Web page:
sábado, 16 de novembro de 2013

[PT] Curso de C++

Irá decorrer em breve, em horário pós-laboral (19h - 23h) um curso GRATUITO de C++, num total 50h, sendo este o primeiro de um conjunto de módulos.

Serão leccionadas 6 horas por semana (duas aulas de 3 horas, Segundas e Quartas ou Terças e Quintas, a determinar de acordo com o mais conveniente para disponibilidade de todos os inscritos).

O curso só decorrerá se houver um mínimo de 12 inscritos e tem um limite de inscrições ainda a determinar.

Nas inscrições a módulos subsequentes da mesma série, será dada prioridade a quem tenha frequentado os módulos anteriores.

O curso irá ser leccionado nas instalações do CINEL Porto, Centro de Formação Profissional da Indústria Electrónica, Energia, Telecomunicações e Tecnologias da Informação. Tais instalações são na seguinte morada:

Rua de São Rosendo, 377
4300-478 Porto

Quem estiver interessado deverá enviar E-Mail o mais rapidamente possível para o endereço mail [at] ondatechnology.org a indicar o seu interesse e, oportunamente, receberá informações adicionais bem como uma ficha que deverá preencher com os dados necessários à inscrição.

Em alternativa poderá manifestar o seu interesse pela página de Facebook do Instituto em http://www.facebook.com/OndaTechnology.

Mesmo que ainda não tenha a certeza de poder participar, manifeste o seu interesse tão cedo quanto possível. Só assim será possível organizar devidamente o curso e as vagas.

quarta-feira, 17 de abril de 2013

Requirements for being a good programmer

  1. Understand, don't memorize.
    A good programmer doesn't try to memorize everything. He, or she, actually learns the logic behind the paradigms and frameworks instead of memorizing them and becomes proficient in consulting references whenever necessary. Memorizing will prevent you from correctly understand the tool and will void the next item.
  2. Generalize.
    Understand everything as if there was a Grand Unifying Theory. In the end, everything is the same with slightly, or highly, different presentations. The basic principles are the same, so learn to expand them and to create generalizations. Training your brain to do so, will greatly enhance your learning ability and your versatility.
  3. Never assume strict usage.
    Never assume that something is universaly and strictly as presented. Everything you encounter may be used in different ways than you might expect or realize at first sight. The same way Dr. House prescribed Viagra for an octagenarian LADY to treat her blood flow problems, many tools can be used to fix things they were not planned to.
  4. Do not assume the infinity of computing resources.
    Higher level programmers and teachers of those frameworks usually have the distressing policy of assuming that the computing resources are infinite and that their applications are the only ones running on a given system. Always assume a worst case scenario for your performance and plan your optimization in advance, even if you don't implement it from the start. Concede to that assumption ONLY when you need to debug something and NEVER on a production system or on a released product.
  5. Understand what's underneath.
    Understanding how the platform and frameworks you are using do what you ask them to do, will help you understand how to better make use of them, providing you with enhanced performance and stability.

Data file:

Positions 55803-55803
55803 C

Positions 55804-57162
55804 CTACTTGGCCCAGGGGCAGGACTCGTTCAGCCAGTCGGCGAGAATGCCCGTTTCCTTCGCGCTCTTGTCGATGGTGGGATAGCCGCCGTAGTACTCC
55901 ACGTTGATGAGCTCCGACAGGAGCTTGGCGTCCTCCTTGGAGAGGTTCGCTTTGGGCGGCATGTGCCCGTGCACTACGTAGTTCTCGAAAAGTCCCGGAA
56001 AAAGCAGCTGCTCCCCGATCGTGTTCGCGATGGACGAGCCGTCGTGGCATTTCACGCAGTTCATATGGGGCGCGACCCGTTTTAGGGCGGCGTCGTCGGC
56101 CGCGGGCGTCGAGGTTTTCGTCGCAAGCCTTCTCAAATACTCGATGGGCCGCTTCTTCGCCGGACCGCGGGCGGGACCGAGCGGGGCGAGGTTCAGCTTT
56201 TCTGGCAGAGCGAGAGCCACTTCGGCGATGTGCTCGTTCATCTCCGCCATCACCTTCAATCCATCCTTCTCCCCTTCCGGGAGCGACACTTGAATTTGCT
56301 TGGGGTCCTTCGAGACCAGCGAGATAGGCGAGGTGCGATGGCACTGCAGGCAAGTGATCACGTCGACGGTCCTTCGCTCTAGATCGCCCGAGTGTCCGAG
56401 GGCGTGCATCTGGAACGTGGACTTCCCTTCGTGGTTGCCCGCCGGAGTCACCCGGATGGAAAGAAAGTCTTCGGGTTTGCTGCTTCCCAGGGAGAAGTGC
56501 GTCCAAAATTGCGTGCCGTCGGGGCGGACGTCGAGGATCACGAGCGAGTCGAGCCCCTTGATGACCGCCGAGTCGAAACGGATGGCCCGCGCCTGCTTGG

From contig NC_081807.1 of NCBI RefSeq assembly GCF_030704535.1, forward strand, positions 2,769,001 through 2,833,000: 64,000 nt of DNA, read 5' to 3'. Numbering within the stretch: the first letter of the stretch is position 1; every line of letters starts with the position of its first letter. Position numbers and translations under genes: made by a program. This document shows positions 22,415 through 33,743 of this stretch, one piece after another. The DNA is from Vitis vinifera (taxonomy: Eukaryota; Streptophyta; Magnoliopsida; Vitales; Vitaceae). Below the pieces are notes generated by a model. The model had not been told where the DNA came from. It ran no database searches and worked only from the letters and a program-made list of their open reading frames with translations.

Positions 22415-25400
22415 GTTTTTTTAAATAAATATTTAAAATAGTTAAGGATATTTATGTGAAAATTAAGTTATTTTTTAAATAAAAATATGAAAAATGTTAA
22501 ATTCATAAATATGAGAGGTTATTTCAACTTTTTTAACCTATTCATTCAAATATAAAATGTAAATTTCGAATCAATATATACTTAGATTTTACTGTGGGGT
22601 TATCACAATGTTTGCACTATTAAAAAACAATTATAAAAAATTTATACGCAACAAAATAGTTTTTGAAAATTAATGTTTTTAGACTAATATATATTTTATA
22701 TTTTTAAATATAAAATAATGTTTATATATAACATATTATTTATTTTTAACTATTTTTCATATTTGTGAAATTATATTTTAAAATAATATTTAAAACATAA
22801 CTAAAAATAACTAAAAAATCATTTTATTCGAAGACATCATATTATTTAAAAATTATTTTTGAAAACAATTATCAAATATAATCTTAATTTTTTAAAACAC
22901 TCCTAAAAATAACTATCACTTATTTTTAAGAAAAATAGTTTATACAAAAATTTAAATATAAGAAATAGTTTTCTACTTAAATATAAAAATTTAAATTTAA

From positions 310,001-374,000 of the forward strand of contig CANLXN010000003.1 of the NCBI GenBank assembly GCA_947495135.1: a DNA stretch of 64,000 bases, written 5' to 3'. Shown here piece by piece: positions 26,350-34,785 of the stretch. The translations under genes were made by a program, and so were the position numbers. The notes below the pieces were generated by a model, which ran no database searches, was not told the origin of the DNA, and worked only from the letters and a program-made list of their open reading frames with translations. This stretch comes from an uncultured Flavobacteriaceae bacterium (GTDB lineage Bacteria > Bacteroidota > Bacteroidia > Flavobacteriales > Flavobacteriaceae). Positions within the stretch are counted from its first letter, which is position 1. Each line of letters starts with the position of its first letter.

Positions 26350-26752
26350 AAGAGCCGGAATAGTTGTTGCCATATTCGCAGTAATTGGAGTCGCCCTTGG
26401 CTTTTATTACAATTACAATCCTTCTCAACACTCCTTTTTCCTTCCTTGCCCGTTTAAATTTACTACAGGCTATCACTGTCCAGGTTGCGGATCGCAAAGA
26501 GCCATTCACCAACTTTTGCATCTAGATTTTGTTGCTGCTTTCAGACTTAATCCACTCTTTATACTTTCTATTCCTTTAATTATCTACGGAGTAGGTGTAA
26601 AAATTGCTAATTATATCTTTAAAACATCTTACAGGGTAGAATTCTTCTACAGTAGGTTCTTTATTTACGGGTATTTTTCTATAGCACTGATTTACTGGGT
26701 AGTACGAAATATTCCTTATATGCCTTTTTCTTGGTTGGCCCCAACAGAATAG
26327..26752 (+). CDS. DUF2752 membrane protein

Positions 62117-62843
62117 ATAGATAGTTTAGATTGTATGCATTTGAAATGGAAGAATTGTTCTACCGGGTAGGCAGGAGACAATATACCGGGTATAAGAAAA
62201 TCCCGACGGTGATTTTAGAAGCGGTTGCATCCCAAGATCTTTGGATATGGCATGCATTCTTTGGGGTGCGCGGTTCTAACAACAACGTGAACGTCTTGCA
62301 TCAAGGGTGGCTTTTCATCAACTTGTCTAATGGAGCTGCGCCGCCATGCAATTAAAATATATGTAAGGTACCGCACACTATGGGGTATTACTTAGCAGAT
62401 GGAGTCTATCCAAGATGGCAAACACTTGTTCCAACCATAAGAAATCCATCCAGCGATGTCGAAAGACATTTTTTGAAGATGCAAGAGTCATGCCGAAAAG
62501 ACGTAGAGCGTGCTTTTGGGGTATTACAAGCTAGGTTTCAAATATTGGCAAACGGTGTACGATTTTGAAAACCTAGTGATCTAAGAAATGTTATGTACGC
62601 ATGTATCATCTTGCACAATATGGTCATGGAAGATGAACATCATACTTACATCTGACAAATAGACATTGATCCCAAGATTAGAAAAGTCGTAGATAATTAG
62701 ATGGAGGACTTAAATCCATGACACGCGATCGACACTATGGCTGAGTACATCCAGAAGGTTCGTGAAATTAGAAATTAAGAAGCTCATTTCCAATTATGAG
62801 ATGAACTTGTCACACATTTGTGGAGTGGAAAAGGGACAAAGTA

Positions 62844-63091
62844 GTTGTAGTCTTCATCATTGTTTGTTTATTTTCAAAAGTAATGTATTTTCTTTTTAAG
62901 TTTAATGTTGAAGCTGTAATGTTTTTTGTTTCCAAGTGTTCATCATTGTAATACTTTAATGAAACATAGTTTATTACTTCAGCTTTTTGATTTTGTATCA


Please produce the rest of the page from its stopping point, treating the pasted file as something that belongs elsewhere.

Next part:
6. Computers don't make mistakes.
    A computer never makes a mistake. A computer is a matematically perfect machine that follows instructions precisely and to the letter. Mistakes outputted by a computer are nothing more than the result of an incorrect instruction given to it, coming from a) you, b) the hardware developers, c) the developers of the platform and frameworks you are using or d) the user of the application you are developing. If you want your computer to give you the correct results, give it the correct instructions.

segunda-feira, 25 de fevereiro de 2013

How to save a file

Step one, you say you need to talk,
It beeps, you say clock down it's just a talk.

It scrolls politely back at you,
You stare politely right on through.

Some sort of window on the screen,
As you drag left and it slips right

Between the lines of coding shame,
You begin to wonder why you came

Where did I go wrong,
I lost a drive,
Somewhere along those forced powerdowns
And I wouldn't have stayed up with this all night,
Had I known how to save my files...

Let it know that you're the root
Coz the shutdown you can press

Try to slip past the scandisk,
Without losing consistency

Lay down a list of broken deps
Apps you removed while alone

And play the logs to audit
And play the logs to audit

Where did I go wrong,
I lost a drive,
Somewhere along those forced shutdowns
And I wouldn't have stayed up with this all night,
Had I known how to save my files...

As it begins to overheat,
You grab some ice and give it one last try

Try until the system boots,
Or from scratch reinstall it

It will do one of two things
It will reboot and fix everything
Or it will just say it's just not as safe
And you'll begin to wonder why not a game

Where did I go wrong,
I lost a drive,
Somewhere along those forced shutdowns
And I wouldn't have stayed up with this all night,
Had I known how to save my files...

quinta-feira, 21 de fevereiro de 2013

AMD Catalyst / FGLRX on legacy graphics cards (Linux)

So, I had my share of trouble trying to revive an old workstation. The culprit? The graphics adapter, an AMD Radeon HD2600. AMD considers those legacy, as well as anything up to the HD4XXXX. The last supported version of Xorg for the latest release of drivers that support these cards is Xorg 1.12. Also, there was a problem with supporting kernel 3.7.x. Having fixed the problem, I thought it would be nice to put together a simple how to and share it with all of you. Check it out, at the Onda Technology Wiki: